For almost a decade David Butterworth has been parlaying his understanding of global design trends into impassioned contemporary structures that redefine the skyline. His innovative design for Westwood Gardens eschews the standard “glass box” in favour of a more nuanced envelope that will stand the test of time and become an icon on Yonge Street, in the heart of Richmond Hill.
When starting any project, the KIRKOR Architects Partner gives careful consideration to the context of the site and what’s possible within the political, social, and cultural climate.
“I’m interested in the way that spaces ebb and flow, the way that a building can change the context of the neighbourhood, the way that outdoor designs translate indoors and vice versa. Above all, I’m interested in the interaction of people and the environments they occupy, and how to enhance them to create a better quality of life.”
At Westwood Gardens he has envisioned a bold design that will see two 15-storey towers rise on Yonge Street, above exquisitely landscaped gardens and a community conservatory at the corner of Westwood Lane. The exteriors employ a mid-century grid pattern in classic black and white. “It’s a design that doesn’t shout at you, but has a deeper, more timeless appeal,” remarks Joaquin Sevillano, designer at Land Art Design, the landscape architecture firm. “We were inspired by the idea of that simple frame and mirrored it in certain elements of the landscape.”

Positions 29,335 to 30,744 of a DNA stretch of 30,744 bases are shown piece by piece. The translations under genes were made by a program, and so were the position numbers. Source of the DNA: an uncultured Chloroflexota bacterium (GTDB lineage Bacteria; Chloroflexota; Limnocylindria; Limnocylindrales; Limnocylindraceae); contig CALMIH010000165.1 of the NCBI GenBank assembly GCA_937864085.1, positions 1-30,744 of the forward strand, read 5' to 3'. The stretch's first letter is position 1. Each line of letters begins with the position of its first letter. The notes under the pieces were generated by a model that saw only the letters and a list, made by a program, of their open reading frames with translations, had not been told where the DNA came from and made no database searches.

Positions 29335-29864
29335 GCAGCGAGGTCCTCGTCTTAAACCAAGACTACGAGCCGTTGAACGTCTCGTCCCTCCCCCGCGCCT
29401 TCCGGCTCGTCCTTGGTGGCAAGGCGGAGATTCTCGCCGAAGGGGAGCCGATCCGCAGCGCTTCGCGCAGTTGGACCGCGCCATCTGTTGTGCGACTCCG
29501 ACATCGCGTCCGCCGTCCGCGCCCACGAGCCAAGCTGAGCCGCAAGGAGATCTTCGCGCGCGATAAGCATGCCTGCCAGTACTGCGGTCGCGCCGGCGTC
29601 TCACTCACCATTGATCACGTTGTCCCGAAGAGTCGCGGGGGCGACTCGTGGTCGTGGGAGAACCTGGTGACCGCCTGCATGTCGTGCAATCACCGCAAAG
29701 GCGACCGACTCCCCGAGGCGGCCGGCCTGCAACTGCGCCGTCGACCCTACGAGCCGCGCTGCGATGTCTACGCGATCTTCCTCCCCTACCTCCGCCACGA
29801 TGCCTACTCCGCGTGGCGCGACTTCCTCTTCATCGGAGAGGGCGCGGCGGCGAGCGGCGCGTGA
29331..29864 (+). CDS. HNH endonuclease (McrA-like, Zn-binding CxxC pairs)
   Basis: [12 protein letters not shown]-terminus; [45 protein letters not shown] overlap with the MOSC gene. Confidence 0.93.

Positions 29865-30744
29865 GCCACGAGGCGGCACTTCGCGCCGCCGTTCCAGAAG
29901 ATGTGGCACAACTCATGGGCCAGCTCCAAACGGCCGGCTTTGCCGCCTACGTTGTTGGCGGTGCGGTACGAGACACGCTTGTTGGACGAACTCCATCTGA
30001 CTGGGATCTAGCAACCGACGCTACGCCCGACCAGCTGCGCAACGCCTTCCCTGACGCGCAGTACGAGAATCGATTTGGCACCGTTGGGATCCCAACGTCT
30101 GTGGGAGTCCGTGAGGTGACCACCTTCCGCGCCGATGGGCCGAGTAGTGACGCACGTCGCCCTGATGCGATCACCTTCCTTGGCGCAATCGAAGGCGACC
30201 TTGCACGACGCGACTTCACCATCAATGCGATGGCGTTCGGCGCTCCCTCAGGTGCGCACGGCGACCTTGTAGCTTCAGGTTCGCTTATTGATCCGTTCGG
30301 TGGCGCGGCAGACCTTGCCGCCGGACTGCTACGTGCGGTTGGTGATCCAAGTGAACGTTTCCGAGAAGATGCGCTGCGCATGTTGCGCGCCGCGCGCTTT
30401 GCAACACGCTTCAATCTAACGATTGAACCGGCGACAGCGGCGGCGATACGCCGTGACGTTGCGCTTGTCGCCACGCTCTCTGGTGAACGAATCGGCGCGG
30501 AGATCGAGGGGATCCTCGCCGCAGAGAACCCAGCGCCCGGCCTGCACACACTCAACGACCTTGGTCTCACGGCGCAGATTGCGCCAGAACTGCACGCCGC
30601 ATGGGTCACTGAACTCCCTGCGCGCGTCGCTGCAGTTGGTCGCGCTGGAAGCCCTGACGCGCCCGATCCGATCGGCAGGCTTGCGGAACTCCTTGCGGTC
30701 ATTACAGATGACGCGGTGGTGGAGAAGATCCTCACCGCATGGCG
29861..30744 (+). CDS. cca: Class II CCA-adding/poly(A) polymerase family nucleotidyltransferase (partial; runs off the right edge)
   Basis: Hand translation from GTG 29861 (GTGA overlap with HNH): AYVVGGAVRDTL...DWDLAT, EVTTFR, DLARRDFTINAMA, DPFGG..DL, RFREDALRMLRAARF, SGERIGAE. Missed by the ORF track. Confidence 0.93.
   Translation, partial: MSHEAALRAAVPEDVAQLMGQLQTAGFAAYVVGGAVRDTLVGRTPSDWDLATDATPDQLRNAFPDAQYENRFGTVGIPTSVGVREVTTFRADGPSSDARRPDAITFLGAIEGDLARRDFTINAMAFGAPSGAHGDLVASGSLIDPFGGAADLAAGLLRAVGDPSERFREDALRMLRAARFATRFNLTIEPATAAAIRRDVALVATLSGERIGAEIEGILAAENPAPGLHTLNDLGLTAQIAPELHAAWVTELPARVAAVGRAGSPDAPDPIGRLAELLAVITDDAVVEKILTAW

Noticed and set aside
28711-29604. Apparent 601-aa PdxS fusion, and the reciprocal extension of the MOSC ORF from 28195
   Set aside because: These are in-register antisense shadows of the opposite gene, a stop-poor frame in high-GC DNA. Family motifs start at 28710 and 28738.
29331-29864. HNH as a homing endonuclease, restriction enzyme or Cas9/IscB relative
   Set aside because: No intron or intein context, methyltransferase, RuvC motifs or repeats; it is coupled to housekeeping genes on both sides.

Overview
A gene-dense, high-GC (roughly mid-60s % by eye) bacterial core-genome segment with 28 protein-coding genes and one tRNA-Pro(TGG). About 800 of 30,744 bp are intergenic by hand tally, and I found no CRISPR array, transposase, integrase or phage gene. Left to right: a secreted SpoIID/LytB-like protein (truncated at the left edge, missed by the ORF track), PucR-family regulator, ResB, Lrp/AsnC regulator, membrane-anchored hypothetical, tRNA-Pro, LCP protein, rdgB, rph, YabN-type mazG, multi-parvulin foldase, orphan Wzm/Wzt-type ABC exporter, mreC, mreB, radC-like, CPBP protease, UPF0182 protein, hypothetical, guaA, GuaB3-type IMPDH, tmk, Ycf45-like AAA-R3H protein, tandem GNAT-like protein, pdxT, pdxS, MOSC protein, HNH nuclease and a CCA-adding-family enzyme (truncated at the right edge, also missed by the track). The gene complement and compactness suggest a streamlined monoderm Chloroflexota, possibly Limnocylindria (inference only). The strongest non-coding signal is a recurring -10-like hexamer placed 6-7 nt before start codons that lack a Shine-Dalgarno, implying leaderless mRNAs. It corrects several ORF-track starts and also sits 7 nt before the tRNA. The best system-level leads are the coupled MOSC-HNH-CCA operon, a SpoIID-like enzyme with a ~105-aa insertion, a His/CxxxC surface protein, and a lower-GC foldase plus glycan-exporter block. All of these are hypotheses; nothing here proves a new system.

In fact, several elements of the indoor and outdoor plans take their inspiration from Butterworth’s architecture, including the warm contemporary aesthetic found in the interiors from Tomas Pearce IDC, and the linear design elements that Land Art Design has included for the landscape plans. When viewed together, there is a sense of unity, a family of design that registers in your subconscious as part of a whole.
Butterworth is also passionate about the environment, and has incorporated an innovative geothermal heating and cooling system at Westwood Gardens that:
- is less expensive to operate and maintain, resulting in lower monthly maintenance fees
- eliminates cooling towers, saving over 5 million litres of water per year
- lowers greenhouse gas emissions by 70% compared to a conventional building
- reduces the site’s carbon footprint, helping to maintain long-term resale value for potential buyers who appreciate quality, comfort, and predictable costs.
While Butterworth may be among the industry’s greatest innovators when it comes to design, there is one area where he remains staunchly old school. “The study of design is best done through the art of the hand sketch,” says the experienced architect, “the act of putting your vision to paper creates an understanding of the interaction between space and form, one that can’t be captured through digital means alone.” It must be working, because at Westwood Gardens Butterworth has captured something extraordinary, not just a condominium, but a community, where no one will ever want to leave.